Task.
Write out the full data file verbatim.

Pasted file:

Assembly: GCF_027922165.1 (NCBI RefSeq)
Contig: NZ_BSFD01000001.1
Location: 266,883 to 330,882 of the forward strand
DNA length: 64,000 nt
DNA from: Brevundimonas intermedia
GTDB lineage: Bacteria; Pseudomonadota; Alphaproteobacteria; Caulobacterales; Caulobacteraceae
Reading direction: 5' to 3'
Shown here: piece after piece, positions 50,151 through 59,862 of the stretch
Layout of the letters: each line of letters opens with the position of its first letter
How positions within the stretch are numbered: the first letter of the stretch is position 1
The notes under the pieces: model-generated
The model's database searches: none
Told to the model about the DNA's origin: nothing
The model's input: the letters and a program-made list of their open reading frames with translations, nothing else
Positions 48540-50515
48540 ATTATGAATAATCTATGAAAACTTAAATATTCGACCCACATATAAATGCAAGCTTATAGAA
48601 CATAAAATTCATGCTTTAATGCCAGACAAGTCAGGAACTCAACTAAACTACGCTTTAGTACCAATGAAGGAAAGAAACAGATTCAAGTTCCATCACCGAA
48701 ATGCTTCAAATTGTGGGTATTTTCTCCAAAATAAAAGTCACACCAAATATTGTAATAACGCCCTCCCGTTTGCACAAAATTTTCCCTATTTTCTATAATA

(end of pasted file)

Assembly: GCF_027922165.1 (NCBI RefSeq)
Contig: NZ_BSFD01000001.1
Location: 266,883 to 330,882 of the forward strand
DNA length: 64,000 nt
DNA from: Brevundimonas intermedia
GTDB lineage: Bacteria; Pseudomonadota; Alphaproteobacteria; Caulobacterales; Caulobacteraceae
Reading direction: 5' to 3'
Shown here: piece after piece, positions 50,151 through 59,862 of the stretch
Layout of the letters: each line of letters opens with the position of its first letter
How positions within the stretch are numbered: the first letter of the stretch is position 1
The notes under the pieces: model-generated
The model's database searches: none
Told to the model about the DNA's origin: nothing
The model's input: the letters and a program-made list of their open reading frames with translations, nothing else
Positions 48540-50515
48540 ATTATGAATAATCTATGAAAACTTAAATATTCGACCCACATATAAATGCAAGCTTATAGAA
48601 CATAAAATTCATGCTTTAATGCCAGACAAGTCAGGAACTCAACTAAACTACGCTTTAGTACCAATGAAGGAAAGAAACAGATTCAAGTTCCATCACCGAA
48701 ATGCTTCAAATTGTGGGTATTTTCTCCAAAATAAAAGTCACACCAAATATTGTAATAACGCCCTCCCGTTTGCACAAAATTTTCCCTATTTTCTATAATA